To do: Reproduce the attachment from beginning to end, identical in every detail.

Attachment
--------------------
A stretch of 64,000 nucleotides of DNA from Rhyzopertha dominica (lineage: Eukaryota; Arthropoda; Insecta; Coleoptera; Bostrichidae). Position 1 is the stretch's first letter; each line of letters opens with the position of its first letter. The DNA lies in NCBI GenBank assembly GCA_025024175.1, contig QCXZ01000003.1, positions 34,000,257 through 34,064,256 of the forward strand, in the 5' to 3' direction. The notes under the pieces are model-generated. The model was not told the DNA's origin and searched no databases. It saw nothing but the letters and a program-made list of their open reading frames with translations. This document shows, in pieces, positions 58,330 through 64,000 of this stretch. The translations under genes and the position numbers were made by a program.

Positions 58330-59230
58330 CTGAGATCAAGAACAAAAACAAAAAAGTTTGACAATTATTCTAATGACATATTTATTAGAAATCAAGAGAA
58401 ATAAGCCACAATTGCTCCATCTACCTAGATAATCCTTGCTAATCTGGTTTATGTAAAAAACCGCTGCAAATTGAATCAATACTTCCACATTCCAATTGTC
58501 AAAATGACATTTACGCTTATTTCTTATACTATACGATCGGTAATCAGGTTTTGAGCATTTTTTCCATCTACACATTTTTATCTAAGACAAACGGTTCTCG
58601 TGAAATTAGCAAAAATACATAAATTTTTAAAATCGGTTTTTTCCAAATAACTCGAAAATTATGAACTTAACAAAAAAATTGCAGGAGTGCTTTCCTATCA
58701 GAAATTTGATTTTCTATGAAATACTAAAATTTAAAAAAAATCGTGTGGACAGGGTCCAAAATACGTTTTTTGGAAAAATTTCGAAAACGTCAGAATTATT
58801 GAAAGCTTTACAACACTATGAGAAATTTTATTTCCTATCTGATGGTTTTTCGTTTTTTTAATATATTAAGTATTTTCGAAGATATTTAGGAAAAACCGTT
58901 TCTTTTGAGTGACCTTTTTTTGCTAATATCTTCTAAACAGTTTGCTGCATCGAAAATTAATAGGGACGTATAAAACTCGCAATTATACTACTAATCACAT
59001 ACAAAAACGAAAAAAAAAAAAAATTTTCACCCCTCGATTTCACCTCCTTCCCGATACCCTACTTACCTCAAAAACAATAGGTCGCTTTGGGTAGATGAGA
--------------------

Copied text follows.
A stretch of 64,000 nucleotides of DNA from Rhyzopertha dominica (lineage: Eukaryota; Arthropoda; Insecta; Coleoptera; Bostrichidae). Position 1 is the stretch's first letter; each line of letters opens with the position of its first letter. The DNA lies in NCBI GenBank assembly GCA_025024175.1, contig QCXZ01000003.1, positions 34,000,257 through 34,064,256 of the forward strand, in the 5' to 3' direction. The notes under the pieces are model-generated. The model was not told the DNA's origin and searched no databases. It saw nothing but the letters and a program-made list of their open reading frames with translations. This document shows, in pieces, positions 58,330 through 64,000 of this stretch. The translations under genes and the position numbers were made by a program.

Positions 58330-59230
58330 CTGAGATCAAGAACAAAAACAAAAAAGTTTGACAATTATTCTAATGACATATTTATTAGAAATCAAGAGAA
58401 ATAAGCCACAATTGCTCCATCTACCTAGATAATCCTTGCTAATCTGGTTTATGTAAAAAACCGCTGCAAATTGAATCAATACTTCCACATTCCAATTGTC
58501 AAAATGACATTTACGCTTATTTCTTATACTATACGATCGGTAATCAGGTTTTGAGCATTTTTTCCATCTACACATTTTTATCTAAGACAAACGGTTCTCG
58601 TGAAATTAGCAAAAATACATAAATTTTTAAAATCGGTTTTTTCCAAATAACTCGAAAATTATGAACTTAACAAAAAAATTGCAGGAGTGCTTTCCTATCA
58701 GAAATTTGATTTTCTATGAAATACTAAAATTTAAAAAAAATCGTGTGGACAGGGTCCAAAATACGTTTTTTGGAAAAATTTCGAAAACGTCAGAATTATT
58801 GAAAGCTTTACAACACTATGAGAAATTTTATTTCCTATCTGATGGTTTTTCGTTTTTTTAATATATTAAGTATTTTCGAAGATATTTAGGAAAAACCGTT
58901 TCTTTTGAGTGACCTTTTTTTGCTAATATCTTCTAAACAGTTTGCTGCATCGAAAATTAATAGGGACGTATAAAACTCGCAATTATACTACTAATCACAT
59001 ACAAAAACGAAAAAAAAAAAAAATTTTCACCCCTCGATTTCACCTCCTTCCCGATACCCTACTTACCTCAAAAACAATAGGTCGCTTTGGGTAGATGAGA